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Farmers Almanac
The 2014 Farmers Almanac
Farmers' Almanac

Lupus: The Night Wolf

Lupus: The Night Wolf

Head outside on an early summer evening, and you may just see a wolf. It’s not a real wolf, but Lupus, the wolf constellation in the night sky.

Visible primarily in June to residents of the Northern Hemisphere, Lupus is a constellation that lies in the southern sky, near Norma, Scorpius, Circinus, Centaurus, Libra, and Hydra.

Its name is Latin for wolf. Listed among the 48 constellations named by Second Century astronomer Ptolemy, Lupus is now one of the 88 modern constellations.

Originally, however, Lupus was not seen as a separate constellation, but an asterism within neighboring Centaurus. In fact, it wasn’t even originally described as a wolf, but only as an undefined animal killed by Centaurus. To this day, renderings of the two constellations usually depict a dead wolf hanging from the centaur’s spear. Prior to Ptolemy’s time, another astronomer, Hipparchus of Bithynia, had named the asterism Therion, meaning “beast.”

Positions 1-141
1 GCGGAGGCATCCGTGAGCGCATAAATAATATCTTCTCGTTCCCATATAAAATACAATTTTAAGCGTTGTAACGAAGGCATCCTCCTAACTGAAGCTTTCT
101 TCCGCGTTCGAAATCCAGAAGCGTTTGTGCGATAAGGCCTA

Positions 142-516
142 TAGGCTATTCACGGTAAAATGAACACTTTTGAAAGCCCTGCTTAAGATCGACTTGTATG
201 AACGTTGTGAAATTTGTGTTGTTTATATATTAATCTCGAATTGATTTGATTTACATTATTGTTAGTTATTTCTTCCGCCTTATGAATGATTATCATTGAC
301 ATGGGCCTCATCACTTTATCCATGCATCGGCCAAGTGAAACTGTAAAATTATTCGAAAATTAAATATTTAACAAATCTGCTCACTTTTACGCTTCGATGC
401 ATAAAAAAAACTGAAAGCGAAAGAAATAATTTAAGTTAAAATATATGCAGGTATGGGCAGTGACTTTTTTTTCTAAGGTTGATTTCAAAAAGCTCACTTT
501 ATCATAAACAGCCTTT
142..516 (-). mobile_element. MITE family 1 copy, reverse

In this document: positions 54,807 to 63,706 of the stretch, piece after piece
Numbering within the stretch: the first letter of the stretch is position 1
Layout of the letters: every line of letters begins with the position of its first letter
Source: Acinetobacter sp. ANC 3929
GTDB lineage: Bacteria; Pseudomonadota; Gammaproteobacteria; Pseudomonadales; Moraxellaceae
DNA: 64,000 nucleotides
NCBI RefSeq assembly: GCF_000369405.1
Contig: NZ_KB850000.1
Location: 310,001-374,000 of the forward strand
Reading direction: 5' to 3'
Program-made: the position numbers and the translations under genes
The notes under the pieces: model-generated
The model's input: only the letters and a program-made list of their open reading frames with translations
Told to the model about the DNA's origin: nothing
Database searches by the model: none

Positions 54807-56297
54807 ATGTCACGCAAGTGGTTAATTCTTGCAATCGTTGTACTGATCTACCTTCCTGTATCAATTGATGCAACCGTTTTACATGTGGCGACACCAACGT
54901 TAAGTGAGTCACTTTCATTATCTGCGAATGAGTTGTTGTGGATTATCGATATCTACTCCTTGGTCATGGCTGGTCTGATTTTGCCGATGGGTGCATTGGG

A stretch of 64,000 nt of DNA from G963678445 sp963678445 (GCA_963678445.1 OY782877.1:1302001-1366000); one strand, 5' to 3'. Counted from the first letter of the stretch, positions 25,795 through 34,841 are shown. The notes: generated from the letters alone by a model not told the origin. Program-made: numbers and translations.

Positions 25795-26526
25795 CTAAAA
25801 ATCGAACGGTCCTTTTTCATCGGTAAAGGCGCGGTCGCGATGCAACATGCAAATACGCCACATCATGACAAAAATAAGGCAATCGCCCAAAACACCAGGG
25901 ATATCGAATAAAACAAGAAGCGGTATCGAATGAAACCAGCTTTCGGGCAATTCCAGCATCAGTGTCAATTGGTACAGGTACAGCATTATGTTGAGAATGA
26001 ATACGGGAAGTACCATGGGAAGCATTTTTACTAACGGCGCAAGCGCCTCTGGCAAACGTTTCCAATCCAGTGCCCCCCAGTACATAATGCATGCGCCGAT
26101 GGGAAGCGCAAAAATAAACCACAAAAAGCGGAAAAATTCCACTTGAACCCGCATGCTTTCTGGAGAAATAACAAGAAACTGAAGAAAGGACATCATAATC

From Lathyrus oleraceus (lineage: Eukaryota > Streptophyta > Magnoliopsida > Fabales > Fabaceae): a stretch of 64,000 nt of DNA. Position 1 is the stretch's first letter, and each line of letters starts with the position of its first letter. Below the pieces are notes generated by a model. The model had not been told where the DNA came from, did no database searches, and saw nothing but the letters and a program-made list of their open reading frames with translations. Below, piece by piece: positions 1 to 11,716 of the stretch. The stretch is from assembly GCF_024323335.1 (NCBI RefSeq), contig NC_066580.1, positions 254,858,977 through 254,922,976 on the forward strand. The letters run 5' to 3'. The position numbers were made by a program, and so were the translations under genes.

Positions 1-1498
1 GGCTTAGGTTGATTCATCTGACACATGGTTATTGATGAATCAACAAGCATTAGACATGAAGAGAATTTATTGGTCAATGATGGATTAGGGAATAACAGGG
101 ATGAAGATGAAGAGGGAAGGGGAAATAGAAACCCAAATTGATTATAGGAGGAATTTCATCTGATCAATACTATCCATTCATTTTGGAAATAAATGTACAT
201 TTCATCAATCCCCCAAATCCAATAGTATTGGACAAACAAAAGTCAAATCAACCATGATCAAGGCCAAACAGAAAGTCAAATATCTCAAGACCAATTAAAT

Lupus contains 41 stars, none of which are exceptionally bright. Nine of them make up its shape — a sort of figure eight. The brightest of these, Alpha Lupi, is also known as Men. The second brightest, the blue giant Beta Lupi, is called KeKouan.

The constellation contains a handful of deep sky objects, including globular clusters NGC 5824, NGC 5927, and NGC 5986, open clusters NGC 5822 and NGC 5749, and the dark nebula B 228.

Lupus, itself, is not associated with any specific myth, though wolves do figure in many myths and legends. In ancient Rome, for instance, wolves were seen as sacred, because Romulus and Remus, the mythological founders of the empire, were said to have been suckled by a she-wolf.

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